Being arrested for drugs can be a terrifying experience. It can make you feel isolated and alone—as though all hope is lost. The system of arrest and prosecution is designed to make people feel that way. You must nevertheless hold to the principle that you are innocent until proven guilty.

The authorities may tell you that things will go easier for you if you cooperate. That is their word for giving up your Fifth Amendment right not to say anything that may incriminate you, and you should not fall for the ploy. The only person you should speak to is your lawyer.

Protecting Your Constitutional Rights

If you are arrested for a drug crime, you should say nothing to the police until you have consulted with an attorney such as the ones found at Once your lawyer arrives, they will tell you which questions you have to answer. If you are too rattled to speak, your lawyer can speak on your behalf. One of the first things your attorney will do is review the evidence the authorities have against you. It is often the case that the police exaggerate the amount of evidence they have on the people they hold in custody. If the police do not have enough to hold you, your lawyer will arrange for your release.

Forging Your Defense

If your case is moved forward, then you will need to mount a defense. Your attorney will want to hear your side of the story. They will want you to recount all that took place leading up to your arrest and the events that occurred afterward. This narrative will be used as the foundation of your legal strategy.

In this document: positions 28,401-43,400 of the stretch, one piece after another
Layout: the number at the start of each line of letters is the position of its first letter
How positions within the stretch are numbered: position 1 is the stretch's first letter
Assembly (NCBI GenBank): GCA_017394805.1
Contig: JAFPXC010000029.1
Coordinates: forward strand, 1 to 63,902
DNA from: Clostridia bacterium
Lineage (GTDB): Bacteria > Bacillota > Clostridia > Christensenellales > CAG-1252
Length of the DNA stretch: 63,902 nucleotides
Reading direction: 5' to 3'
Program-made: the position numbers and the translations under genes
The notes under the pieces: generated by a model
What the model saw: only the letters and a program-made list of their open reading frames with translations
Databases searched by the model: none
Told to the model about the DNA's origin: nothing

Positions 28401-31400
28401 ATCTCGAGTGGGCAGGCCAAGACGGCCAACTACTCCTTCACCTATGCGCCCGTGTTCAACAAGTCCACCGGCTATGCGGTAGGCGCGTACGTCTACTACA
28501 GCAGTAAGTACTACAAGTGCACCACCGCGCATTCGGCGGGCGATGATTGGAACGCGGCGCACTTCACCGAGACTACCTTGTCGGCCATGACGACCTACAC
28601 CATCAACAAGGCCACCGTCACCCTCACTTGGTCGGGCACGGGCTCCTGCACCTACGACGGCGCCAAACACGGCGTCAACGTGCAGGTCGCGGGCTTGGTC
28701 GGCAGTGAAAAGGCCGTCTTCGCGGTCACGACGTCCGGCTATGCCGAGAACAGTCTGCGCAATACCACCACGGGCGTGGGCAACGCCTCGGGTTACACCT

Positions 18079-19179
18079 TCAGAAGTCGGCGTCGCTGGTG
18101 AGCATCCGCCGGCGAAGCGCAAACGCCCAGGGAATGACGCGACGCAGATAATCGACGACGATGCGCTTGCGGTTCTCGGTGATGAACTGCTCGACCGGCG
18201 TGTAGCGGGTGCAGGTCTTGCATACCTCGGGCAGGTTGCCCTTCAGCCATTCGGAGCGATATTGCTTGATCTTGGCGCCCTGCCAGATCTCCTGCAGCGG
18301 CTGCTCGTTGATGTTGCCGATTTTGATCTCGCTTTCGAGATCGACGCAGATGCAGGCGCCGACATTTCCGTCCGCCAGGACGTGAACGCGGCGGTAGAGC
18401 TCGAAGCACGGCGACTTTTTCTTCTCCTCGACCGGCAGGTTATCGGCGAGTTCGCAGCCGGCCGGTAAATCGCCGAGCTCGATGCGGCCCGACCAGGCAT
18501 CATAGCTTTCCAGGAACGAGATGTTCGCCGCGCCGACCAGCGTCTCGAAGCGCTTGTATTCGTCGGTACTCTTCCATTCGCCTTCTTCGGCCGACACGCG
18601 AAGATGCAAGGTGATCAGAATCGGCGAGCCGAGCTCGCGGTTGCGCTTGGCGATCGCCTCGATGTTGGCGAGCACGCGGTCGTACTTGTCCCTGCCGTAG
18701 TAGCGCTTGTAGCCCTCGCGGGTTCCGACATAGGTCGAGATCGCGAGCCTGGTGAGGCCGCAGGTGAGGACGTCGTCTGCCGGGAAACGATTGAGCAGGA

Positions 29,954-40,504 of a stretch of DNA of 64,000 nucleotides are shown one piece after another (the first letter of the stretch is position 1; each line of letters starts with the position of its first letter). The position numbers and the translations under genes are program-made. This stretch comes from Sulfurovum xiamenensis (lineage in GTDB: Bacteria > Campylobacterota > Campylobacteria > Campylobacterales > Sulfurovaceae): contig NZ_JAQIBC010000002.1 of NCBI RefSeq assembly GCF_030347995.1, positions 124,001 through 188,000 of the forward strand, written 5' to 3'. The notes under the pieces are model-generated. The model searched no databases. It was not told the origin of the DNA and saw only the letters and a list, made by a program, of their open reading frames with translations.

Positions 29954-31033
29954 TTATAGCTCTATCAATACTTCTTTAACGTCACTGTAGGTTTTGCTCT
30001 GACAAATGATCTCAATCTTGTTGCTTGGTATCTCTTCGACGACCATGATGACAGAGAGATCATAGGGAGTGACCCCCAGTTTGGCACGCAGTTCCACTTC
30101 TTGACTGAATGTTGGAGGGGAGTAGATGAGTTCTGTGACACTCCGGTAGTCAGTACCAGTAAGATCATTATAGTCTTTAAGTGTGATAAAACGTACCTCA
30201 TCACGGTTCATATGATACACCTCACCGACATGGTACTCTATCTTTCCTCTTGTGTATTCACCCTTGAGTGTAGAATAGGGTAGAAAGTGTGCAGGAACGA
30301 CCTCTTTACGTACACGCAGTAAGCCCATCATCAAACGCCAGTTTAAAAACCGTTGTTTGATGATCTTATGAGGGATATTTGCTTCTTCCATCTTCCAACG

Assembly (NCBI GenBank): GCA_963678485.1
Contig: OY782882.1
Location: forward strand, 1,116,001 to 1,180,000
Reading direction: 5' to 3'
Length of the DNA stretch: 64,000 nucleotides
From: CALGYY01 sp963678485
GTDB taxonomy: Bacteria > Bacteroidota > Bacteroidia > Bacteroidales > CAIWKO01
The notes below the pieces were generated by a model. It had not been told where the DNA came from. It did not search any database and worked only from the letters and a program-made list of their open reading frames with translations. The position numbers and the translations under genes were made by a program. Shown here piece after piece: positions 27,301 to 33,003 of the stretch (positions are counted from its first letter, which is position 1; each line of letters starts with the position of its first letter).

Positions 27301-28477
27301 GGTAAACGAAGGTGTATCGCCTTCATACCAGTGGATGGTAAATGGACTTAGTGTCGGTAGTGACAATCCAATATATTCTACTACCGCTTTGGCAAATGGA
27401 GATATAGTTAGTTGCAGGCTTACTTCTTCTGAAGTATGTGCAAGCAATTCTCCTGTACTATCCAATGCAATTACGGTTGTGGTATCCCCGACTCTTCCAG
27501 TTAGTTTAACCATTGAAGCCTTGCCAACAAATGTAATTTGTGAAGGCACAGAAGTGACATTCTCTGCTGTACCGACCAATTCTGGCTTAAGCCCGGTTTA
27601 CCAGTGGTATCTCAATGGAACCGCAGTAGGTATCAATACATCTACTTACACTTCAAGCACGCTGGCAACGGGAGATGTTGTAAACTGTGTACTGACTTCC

You should not have to go to prison and pay thousands of dollars in fines if you have done nothing wrong. Indeed, the police do not always get it right. They may have been investigating someone you know or doing surveillance on a place that you frequent. When they decided to make an arrest, you may have been swept up in the ensuing raid.

You cannot be convicted of a drug crime because of who you associate with or because you just happened to be in the place raided by law enforcement. Your lawyer will ensure that you do not go down for a crime you did not commit.

Your lawyer will scrutinize the state’s evidence against you and point out its shortcomings and the weakness of the arguments put forward by prosecutors. They will also highlight any procedural missteps made by the police. If at any point your constitutional rights were violated, your lawyer will push to have the case dismissed on that ground alone.

There Is Always Hope

Everyone makes mistakes. You may have done things that you regret and put yourself in legal jeopardy. You should not give up hope. The police may be investigating a larger criminal enterprise and the figures in it. You may have information that they need, and your lawyer can try to get you reduced or suspended sentence in exchange for it.